“Even though I’ve been with xyz top insurance company for over twenty years, built this territory with a great book of business, and service my clients well with two full-time support staff and an office in a great location, corporate has put six more agents in my zip code in the last ten years to compete directly with me! There’s nothing I can do about it, and because I’ve been captive for two decades, I’m trapped because if I left xyz company my ability to make a decent living and feed my four children would plummet. I feel like a slave that is at the mercy of corporate office even though I’ve been a great agent and helped them build their brand name through the decades. This is a zero sum game where there are only so many new insurance prospects to go after so we’re all trying to take clients away from other companies and each other! This is no way to run an industry and no way to treat loyal agents!”
• Example: My corporate office’s digital marketing team, in their ignorance, uploaded over 50,000 agents’ information to establish new Google Plus pages for us and get us on the map with a verified listing.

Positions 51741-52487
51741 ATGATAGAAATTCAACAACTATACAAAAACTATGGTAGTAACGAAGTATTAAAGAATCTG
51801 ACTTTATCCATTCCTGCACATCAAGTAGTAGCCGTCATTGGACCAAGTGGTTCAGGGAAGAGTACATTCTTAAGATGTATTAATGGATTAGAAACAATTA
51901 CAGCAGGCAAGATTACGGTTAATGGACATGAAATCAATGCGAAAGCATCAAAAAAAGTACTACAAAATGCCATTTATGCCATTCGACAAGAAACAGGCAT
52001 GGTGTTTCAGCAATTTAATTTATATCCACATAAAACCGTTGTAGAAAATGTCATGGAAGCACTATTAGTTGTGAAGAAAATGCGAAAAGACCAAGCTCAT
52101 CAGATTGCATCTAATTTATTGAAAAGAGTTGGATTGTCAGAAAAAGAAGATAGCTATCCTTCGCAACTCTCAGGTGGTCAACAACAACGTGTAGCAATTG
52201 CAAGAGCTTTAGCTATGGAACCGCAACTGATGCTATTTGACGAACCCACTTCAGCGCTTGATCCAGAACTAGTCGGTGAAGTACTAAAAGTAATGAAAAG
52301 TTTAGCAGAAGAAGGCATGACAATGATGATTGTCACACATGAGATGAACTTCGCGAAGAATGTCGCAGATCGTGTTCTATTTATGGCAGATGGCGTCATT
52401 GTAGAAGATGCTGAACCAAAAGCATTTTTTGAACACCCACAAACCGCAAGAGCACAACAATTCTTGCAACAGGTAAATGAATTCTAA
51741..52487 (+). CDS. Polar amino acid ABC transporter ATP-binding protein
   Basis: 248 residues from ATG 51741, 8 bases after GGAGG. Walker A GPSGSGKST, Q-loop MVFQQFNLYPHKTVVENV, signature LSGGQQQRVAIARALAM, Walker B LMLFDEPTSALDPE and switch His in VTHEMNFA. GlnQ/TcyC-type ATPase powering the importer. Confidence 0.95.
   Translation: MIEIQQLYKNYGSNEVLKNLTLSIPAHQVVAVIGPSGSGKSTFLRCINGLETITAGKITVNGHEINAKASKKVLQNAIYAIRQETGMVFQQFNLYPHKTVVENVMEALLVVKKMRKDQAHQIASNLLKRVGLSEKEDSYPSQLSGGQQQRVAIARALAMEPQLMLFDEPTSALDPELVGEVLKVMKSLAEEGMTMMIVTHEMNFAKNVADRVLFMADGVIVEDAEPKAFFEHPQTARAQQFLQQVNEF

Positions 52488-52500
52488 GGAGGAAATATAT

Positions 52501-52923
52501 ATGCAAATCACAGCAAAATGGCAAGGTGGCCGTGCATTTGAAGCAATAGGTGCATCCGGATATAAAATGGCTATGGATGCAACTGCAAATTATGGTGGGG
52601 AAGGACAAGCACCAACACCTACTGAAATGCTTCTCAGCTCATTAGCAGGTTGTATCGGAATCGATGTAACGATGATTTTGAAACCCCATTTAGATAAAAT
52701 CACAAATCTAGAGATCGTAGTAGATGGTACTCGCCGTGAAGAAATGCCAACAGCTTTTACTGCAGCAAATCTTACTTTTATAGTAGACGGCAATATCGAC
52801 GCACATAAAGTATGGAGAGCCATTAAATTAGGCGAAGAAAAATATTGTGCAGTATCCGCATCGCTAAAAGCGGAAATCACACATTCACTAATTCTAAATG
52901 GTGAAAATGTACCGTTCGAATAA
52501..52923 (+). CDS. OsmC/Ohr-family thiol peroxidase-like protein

Wrong and harmful: In this example, a top tier insurance corporate office actually harmed a significant number of their agents.
In my client’s case, he had a verified Google Plus Page and map listing with many great reviews which we connect to his AdWords account. Now that his corporate office duplicated thousands of listings because they weren’t smart enough to find out which of their agents already had verified listings with good reviews, they actually diluted my client’s reputation on the Internet. What a great use of his over $300 per month for corporate marketing!